Croydon's oldest smoker dies aged 102
Croydon’s oldest smoker has died at the age of 102.
Winnie Langley, who took her first puff aged eight after the First World War broke out, smoked more than 170,000 cigarettes in her lifetime.
She died on July 27, just one month short of her 103rd birthday.
Members of her surviving family attended a funeral service at Croydon Crematorium on Tuesday afternoon.
The great-great grandmother who loved a good party, outlived her husband, son and all of her 10 step-children.
She was born in Croydon in 1907 as one of seven children and was very close to her sisters Ivy and Floss. She had a number of jobs, including working in a laundry and as a chamber maid.
She met her husband Bob, a world war veteran 28 years her senior, in a pub in Croydon. Then a single mum to Donald, she moved into his home as a governess to look after his 10 children.
The couple married when she was 26.
Family member Anne Gibbs gave a moving tribute to her great aunt.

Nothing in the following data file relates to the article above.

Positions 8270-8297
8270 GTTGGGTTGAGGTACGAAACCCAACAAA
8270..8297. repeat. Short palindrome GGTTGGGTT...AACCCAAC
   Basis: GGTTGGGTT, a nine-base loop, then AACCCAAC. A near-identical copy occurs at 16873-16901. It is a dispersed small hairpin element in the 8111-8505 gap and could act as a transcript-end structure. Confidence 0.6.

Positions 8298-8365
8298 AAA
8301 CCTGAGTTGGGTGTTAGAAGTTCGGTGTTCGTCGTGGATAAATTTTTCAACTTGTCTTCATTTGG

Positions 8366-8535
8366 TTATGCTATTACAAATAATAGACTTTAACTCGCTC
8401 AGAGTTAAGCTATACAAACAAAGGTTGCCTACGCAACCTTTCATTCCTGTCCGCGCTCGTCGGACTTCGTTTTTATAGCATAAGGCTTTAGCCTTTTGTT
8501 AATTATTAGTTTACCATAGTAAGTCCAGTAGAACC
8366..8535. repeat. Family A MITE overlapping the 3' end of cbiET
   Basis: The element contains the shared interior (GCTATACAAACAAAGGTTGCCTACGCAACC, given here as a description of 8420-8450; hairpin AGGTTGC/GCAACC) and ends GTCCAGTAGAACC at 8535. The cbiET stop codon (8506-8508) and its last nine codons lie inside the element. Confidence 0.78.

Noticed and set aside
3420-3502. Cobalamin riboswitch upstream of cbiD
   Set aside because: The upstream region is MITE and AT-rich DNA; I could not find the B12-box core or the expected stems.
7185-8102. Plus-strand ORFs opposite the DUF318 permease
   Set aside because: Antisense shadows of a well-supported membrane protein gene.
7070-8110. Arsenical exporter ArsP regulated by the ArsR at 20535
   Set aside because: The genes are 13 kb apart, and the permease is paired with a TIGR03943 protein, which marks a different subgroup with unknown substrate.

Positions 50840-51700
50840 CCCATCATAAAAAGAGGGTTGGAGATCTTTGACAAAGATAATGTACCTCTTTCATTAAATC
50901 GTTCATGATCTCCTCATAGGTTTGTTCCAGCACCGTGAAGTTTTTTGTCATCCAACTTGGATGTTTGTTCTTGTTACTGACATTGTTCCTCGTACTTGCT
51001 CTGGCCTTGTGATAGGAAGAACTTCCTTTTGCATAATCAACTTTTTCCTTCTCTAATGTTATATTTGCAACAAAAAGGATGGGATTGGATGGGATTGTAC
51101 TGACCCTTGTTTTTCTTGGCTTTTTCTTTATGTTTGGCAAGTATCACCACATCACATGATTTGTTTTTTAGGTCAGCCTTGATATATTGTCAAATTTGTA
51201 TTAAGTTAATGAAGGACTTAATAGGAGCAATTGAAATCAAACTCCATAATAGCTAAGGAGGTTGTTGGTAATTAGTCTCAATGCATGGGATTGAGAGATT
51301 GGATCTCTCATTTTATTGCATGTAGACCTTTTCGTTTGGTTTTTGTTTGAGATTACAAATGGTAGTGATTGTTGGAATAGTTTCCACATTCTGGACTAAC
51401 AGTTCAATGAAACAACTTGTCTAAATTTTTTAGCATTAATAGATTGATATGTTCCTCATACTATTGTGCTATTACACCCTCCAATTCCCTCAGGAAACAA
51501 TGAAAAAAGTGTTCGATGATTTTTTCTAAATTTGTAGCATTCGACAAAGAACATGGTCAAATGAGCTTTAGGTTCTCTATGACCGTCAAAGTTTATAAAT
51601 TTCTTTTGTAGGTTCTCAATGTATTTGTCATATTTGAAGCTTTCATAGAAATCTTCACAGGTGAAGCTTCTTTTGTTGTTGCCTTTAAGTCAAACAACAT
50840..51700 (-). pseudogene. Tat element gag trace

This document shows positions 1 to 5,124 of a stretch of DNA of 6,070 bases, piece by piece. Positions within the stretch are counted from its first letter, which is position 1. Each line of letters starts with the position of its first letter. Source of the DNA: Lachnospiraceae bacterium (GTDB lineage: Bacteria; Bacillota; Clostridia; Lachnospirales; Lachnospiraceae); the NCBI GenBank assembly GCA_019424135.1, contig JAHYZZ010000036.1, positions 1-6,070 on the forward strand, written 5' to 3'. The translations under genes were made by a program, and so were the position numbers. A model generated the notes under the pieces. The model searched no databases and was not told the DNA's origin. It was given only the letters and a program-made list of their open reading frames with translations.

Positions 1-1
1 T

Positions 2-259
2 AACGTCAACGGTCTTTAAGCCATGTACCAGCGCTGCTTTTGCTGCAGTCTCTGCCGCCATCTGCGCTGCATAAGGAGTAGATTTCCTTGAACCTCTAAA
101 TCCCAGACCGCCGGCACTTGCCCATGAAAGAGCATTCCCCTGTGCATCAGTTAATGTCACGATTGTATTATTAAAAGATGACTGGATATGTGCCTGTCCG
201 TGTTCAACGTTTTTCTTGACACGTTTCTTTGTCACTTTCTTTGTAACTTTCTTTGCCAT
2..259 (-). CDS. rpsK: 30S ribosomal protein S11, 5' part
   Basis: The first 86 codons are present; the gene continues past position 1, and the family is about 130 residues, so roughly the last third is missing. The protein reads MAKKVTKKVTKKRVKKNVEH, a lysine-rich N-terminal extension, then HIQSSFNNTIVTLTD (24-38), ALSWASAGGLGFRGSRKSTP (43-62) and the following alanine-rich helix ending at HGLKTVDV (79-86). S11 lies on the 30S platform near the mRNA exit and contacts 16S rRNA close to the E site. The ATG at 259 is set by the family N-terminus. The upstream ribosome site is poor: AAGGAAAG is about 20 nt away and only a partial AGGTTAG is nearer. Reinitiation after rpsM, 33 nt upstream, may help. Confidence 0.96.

She said: “She loved Monopoly and cards and she always had ciggies on the back step. Auntie Winn got cancer when she was 88 but she bounced back. She had a pacemaker fitted when she was 98.
“She smoked until Christmas last year. She only gave up because she could not see the end of the match to light it. She was fiesty and stubborn and she also had a wonderful sense of humour. She was a voracious reader and loved crosswords and puzzles.”
Mrs Gibb broke down in tears as she said: “We love you Auntie Winn and we will never forget you.”
The New Addington resident had to cut down from her five-a-day habit to just one cigarette last year because of the credit crunch.
She told the Croydon Guardian: “The price keeps going up, so I’ve cut down to one a day. I am not that well. My eyesight is very bad and I have to get someone to buy them.”
The former laundrette worker, who voted at the last election, said she never worried about her health because she did not inhale.
She said cigarettes helped calm her nerves during the two world wars.
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